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The Daily Volcano Quote: the day changed into dark night, 1773 22 September 2010

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Letters from Batavia, of the 21st of October last, received by way of England, advise, that the Vlissingue, a Dutch East Indiaman, was arrived there from Ternatte, and brought the melancholy news, that on the 25th of October, 1773, the volcano Gamma Courra, in that island, had emitted a great quantity of stones and cinders; that the summit of that volcano had been covered with a thick black cloud, which had changed the day into a dark night, whilst dreadful claps of thunder were heard. After the cloud was dissipated, a number of small lights were seen, which were discovered to be the remains of trees and other plants that had been burnt. The shocks of earthquake had been so frequent and violent, that 80 of them had been felt in 24 hours; and during three hours the Volcano never ceased throwing up stones and cinders, so that the whole island seemed threatened with total destruction. What is most afflicting is, that these islanders, seized with dread, and being apprehensive of being consumed by the lightning or swallowed up by the earth, thought to escape in their canoes, but having flung themselves into them in great crowds, most of these slight vessels sunk, and a great number of the Indians perished.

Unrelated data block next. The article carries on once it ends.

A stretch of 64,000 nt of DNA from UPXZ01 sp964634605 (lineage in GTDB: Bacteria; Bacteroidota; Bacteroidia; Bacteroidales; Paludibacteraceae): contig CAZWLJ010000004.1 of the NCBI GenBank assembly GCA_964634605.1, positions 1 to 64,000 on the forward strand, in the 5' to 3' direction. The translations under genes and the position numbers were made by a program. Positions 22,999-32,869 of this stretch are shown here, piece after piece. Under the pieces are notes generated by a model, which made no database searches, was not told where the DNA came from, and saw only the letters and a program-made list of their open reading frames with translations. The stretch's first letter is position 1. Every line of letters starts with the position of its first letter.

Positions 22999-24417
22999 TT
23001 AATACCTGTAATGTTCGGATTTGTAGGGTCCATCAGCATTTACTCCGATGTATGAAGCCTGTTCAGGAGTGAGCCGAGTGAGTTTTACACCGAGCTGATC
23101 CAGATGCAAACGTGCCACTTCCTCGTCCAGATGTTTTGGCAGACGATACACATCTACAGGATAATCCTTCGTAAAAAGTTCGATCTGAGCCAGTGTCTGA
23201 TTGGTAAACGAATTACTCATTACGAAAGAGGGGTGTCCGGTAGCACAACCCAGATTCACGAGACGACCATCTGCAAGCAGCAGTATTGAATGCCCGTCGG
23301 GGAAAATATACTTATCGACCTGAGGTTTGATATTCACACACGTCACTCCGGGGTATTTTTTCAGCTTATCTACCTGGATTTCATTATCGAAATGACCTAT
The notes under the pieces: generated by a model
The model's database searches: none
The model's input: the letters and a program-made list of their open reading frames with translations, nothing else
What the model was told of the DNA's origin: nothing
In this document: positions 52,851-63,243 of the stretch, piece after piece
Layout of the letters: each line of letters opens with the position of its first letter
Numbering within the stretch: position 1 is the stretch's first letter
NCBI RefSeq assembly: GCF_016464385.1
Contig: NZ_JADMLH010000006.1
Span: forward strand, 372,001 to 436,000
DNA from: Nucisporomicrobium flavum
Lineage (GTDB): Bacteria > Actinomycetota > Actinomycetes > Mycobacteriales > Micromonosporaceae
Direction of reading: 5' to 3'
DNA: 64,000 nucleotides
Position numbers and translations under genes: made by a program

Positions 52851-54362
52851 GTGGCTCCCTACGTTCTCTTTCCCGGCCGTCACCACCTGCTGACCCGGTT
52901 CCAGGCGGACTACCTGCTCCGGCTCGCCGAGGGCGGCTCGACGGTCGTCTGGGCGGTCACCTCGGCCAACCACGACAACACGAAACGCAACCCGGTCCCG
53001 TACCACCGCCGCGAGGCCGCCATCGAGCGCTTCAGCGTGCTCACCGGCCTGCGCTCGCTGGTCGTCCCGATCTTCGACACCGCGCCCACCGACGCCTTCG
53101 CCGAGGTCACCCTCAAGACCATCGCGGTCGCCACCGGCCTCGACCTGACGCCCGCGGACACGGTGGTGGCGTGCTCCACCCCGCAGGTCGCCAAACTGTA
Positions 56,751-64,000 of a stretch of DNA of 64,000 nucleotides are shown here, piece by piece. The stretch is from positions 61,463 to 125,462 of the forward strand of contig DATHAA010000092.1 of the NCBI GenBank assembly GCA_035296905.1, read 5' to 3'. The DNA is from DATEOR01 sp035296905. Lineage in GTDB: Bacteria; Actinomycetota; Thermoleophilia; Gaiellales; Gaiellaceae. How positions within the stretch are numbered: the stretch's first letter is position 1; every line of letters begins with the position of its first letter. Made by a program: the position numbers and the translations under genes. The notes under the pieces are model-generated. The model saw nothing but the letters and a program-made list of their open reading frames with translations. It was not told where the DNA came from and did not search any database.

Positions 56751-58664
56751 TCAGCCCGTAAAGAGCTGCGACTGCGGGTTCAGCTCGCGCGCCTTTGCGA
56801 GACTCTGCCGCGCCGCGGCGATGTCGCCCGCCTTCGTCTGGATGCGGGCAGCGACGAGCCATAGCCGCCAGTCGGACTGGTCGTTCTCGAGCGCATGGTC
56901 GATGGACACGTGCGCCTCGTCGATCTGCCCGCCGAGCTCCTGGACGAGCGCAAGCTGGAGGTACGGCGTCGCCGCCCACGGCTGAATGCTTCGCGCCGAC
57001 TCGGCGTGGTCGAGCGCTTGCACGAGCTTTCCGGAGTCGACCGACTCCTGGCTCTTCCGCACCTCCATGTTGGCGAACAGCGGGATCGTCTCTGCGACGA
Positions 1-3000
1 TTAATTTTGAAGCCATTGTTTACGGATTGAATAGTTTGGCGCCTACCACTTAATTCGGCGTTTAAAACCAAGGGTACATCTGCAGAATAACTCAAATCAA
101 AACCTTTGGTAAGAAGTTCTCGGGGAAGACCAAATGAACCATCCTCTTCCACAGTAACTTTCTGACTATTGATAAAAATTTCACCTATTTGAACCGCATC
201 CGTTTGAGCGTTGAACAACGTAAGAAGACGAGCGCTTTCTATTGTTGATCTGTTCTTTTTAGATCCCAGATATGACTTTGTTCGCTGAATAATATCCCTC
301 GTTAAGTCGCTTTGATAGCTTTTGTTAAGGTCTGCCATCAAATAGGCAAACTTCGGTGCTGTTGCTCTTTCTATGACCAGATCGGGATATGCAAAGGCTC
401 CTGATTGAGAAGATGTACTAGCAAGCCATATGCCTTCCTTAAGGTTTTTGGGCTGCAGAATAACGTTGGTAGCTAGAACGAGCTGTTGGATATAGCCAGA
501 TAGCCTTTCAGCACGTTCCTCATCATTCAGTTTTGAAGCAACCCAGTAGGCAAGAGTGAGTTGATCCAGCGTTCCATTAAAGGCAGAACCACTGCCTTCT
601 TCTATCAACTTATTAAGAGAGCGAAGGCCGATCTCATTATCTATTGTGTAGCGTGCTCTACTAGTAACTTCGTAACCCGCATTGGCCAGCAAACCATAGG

From The London Evening Post, 20 April 1775, p. 4. Gamma Courra is the volcano now known to the Global Volcanism Program as Gamalama, situated on the island of Ternate, and the eruption described in this account lasted from 21 October 1773 to 22 January 1774. The key role of Ternate in the East Indies spice trade means that this volcano’s activity has been recorded in detail for several centuries. Merchants and investors in far-off European capitals were naturally interested in events such as volcanic eruptions that could have an effect on their businesses, although they could not expect to hear about them quickly: eighteen months elapsed between the October 1773 eruption on Ternate and reports of it such as the one quoted above appearing in the London press in the spring of 1775.

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